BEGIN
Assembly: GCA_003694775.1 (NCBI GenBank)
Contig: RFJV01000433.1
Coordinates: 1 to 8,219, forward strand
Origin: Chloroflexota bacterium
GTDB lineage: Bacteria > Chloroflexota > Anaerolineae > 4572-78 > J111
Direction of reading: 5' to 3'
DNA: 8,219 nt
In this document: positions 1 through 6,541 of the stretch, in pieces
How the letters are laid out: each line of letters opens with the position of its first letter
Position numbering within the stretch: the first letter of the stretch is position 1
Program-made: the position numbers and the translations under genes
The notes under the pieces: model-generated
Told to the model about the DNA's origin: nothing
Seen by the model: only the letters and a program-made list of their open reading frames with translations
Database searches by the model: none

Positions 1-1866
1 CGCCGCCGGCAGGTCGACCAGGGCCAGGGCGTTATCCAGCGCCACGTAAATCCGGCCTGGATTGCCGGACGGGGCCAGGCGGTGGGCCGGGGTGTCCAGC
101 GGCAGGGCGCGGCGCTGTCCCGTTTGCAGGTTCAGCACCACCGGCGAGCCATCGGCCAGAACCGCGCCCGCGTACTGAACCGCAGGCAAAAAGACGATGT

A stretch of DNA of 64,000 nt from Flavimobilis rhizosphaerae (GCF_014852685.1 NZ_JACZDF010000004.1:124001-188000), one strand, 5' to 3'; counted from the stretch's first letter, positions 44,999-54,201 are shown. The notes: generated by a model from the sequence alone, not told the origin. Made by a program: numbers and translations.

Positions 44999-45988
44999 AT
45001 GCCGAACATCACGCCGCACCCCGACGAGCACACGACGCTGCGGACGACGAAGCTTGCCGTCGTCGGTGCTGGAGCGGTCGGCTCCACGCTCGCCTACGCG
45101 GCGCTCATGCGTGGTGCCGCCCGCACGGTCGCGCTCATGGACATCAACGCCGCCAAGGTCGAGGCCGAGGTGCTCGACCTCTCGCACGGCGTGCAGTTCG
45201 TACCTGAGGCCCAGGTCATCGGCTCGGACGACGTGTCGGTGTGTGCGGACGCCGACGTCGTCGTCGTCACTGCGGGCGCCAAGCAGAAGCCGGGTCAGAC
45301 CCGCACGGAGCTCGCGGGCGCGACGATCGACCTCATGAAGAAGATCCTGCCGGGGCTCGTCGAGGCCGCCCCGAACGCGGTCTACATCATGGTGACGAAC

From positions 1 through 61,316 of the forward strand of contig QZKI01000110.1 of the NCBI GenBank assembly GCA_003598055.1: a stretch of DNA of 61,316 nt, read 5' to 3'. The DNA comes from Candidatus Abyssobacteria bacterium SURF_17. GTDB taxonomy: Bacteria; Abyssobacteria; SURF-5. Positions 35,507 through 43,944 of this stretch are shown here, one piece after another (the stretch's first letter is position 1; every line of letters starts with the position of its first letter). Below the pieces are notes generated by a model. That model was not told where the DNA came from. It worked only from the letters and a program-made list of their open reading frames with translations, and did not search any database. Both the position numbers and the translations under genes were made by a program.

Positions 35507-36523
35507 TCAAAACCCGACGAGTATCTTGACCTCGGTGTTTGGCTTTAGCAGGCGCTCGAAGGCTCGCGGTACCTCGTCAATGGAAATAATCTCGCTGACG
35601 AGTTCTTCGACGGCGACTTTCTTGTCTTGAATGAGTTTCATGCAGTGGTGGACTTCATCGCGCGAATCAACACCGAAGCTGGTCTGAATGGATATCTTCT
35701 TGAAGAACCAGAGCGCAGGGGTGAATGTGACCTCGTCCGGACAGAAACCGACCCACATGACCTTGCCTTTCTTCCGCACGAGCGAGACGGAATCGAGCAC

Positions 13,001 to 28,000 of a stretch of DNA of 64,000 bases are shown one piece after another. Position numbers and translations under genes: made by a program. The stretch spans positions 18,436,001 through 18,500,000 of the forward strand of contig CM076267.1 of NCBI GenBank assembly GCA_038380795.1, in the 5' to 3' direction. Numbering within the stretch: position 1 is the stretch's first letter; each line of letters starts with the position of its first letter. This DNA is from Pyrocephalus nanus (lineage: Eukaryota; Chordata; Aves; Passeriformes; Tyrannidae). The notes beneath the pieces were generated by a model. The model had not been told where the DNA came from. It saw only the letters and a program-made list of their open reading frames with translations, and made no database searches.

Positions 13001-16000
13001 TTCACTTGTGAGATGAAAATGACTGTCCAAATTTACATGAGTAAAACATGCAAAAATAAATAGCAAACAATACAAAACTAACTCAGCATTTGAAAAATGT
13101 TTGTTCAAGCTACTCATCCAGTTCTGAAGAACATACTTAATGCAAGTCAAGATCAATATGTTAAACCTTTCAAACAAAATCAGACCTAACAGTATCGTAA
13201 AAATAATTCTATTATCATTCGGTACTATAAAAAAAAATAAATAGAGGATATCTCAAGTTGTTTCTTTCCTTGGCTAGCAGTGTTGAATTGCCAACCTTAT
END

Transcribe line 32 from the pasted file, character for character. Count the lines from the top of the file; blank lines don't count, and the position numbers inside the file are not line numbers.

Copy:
Positions 13001-16000